Public Release: 

Influences on quality of life in early old age

Economic & Social Research Council

A golden early old age is within sight for many people, says new research funded by the Economic and Social Research Council, which demonstrates that the good life is much less influenced by your past - the job your father had, for instance - than by the present, when two of the most important influences are having choices about working or not working, and having friends in whom you can confide.

"Good quality of life in early old age is a realistic ambition for all", says the research team, headed by Dr David Blane at Imperial College of Science Technology Medicine, London, "to the extent that it is possible to free the present from past influences". Early old age, sometimes called the Third Age, between 55 and 75 years old, is the phase of life between leaving the labour market and the onset of physical dependency.

The study on what influences quality of life draws on data from childhood, which was collected between 1937 and 1939, data on their adulthood and cross-sectional data on their early old age, followed by a survey of 282 people in different areas of Britain. This included a measure of quality of life in early old age developed as part of the study.

The findings:

  • Health and socio-economic factors naturally have a bearing. The quality of life for the affluent-healthy is higher than for the deprived-sick. People who are affluent, but also sick, have lower life quality, as do people who are healthy but also deprived. The quality of life of a person in poor health, however, is poorer than for a person who is healthy but who is economically deprived.

  • Having control over when and when not to work has a significant bearing on quality of life. People who choose to retire early and those who opt to work beyond normal retirement age enjoy better quality of life than people who have had the decisions made for them, because they have been made redundant, for instance, because economic circumstances have forced them to carry on working beyond the age at which they had expected to retire, or because ill health prevents them from staying in work. The issue of choice seemed to be more important for people classified as 'socially disadvantaged' than those who were 'advantaged'.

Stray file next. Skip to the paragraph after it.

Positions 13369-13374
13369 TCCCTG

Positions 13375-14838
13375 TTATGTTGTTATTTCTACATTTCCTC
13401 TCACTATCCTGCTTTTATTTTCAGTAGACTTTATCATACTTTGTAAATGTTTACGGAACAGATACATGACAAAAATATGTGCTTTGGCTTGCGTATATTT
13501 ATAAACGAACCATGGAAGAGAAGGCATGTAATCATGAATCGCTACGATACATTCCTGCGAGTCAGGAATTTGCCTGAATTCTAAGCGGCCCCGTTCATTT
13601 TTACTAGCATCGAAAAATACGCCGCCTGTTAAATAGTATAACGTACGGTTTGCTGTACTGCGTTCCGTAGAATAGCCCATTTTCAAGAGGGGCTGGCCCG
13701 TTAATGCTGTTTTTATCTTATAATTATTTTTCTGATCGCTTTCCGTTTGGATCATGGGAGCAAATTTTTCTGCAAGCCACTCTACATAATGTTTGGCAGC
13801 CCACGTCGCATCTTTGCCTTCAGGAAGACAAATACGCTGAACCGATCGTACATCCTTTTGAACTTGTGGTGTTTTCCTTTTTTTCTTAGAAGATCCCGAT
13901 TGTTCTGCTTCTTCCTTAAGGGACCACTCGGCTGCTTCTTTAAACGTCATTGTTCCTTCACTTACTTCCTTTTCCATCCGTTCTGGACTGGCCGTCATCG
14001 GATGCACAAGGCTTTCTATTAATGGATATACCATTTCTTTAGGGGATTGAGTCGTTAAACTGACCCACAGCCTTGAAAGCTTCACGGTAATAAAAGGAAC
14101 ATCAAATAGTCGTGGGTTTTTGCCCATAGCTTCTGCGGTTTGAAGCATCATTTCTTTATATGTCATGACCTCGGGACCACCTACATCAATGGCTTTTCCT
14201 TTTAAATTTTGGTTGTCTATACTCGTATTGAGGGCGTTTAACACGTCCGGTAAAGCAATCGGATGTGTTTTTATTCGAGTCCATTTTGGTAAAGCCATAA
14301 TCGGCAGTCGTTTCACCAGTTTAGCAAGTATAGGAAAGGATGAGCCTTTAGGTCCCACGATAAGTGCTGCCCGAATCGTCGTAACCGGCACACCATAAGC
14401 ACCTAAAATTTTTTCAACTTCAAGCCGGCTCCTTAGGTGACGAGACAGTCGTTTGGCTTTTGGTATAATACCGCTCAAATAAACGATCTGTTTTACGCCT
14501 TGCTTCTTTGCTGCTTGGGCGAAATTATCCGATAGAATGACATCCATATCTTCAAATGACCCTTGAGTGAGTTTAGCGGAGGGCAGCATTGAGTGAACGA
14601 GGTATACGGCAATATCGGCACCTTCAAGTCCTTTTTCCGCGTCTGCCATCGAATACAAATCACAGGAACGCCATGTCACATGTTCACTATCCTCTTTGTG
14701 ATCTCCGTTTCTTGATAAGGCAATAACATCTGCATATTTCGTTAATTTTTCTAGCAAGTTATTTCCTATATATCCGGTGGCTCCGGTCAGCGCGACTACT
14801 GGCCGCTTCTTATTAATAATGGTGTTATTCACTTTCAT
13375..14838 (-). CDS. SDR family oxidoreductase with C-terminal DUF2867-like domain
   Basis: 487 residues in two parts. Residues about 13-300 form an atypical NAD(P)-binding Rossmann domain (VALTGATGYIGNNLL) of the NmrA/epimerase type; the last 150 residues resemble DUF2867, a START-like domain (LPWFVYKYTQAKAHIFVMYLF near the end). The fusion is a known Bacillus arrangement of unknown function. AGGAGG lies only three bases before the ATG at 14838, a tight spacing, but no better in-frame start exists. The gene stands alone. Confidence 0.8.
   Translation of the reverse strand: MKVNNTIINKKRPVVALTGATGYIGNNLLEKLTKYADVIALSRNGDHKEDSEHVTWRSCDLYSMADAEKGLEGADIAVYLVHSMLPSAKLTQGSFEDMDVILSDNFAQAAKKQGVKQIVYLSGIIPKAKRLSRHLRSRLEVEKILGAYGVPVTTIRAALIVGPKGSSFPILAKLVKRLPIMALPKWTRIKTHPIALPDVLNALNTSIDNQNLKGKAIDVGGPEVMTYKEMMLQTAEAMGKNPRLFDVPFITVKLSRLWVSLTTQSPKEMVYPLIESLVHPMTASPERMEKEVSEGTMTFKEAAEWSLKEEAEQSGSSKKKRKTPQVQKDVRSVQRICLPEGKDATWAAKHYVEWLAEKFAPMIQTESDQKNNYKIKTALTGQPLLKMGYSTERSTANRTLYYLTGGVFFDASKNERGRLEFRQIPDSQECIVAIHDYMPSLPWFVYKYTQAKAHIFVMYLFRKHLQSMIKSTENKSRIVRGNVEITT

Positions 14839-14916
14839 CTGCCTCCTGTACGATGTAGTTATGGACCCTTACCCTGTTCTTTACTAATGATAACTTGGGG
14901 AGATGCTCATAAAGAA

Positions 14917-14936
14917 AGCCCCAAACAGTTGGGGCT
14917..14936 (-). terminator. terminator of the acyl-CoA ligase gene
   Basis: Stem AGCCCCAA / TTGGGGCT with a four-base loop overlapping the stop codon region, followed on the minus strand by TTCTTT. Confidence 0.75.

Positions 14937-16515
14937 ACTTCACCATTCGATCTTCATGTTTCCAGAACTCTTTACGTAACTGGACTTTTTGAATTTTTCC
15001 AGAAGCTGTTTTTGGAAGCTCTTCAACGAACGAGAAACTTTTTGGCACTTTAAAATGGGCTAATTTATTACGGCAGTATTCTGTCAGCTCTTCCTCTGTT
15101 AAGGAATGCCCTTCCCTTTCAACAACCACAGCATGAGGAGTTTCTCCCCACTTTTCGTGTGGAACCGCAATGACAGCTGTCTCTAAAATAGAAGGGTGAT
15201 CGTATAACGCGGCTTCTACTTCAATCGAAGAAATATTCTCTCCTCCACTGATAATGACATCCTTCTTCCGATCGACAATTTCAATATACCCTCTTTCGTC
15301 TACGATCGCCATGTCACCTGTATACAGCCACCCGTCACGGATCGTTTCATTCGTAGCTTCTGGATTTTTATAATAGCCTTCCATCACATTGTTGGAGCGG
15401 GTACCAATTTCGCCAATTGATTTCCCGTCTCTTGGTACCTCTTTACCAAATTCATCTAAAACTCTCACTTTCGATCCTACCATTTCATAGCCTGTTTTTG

• The quality and density of a person's social network was more important than the number of people in the network.

  • The neighbourhood seems to have little influence except in the negative sense. Not being able to get away from an area which suffers from various nuisances, and where there is a fear of being robbed, has a negative impact.

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For further information, contact Dr David Blane, tel 020-7594-0789 email: d.blane@ic.ac.uk, or contact Iain Stewart or Lesley Lilley, External Relations Division ESRC on telephone 01793-413032-413119.

NOTES FOR EDITORS

1. The ESRC is the UK's largest funding agency for research and postgraduate training relating to social and economic issues. It has a record of providing high-quality, relevant research to business, the public sector and Government. The ESRC invests more than £53 million every year in social science research. At any time, its range of funding schemes may be supporting 2,000 researchers within academic institutions and research policy institutes. It also funds postgraduate training within the social sciences, thereby nurturing the researchers of tomorrow. The ESRC website address is http://www.esrc.ac.uk.

2. REGARD is the ESRC's database of research. It provides a key source of information on ESRC social science research awards and all associated publications and products. The website can be found at http://www.regard.ac.uk

3. The research project 'Influences on quality of life in early old age' is part of the ESRC's £3.5 million Growing Older Research Programme which consists of 24 research projects focused on how to extend the quality of life in old age. The programme aims to pursue a broad-based multi-disciplinary programme designed to generate new knowledge on extending quality life and to contribute to the development of policies and practices in the field. For further information on the Growing Older Research Programme contact the director Professor Alan Walker at the University of Sheffield on telephone 0114-222-6466.

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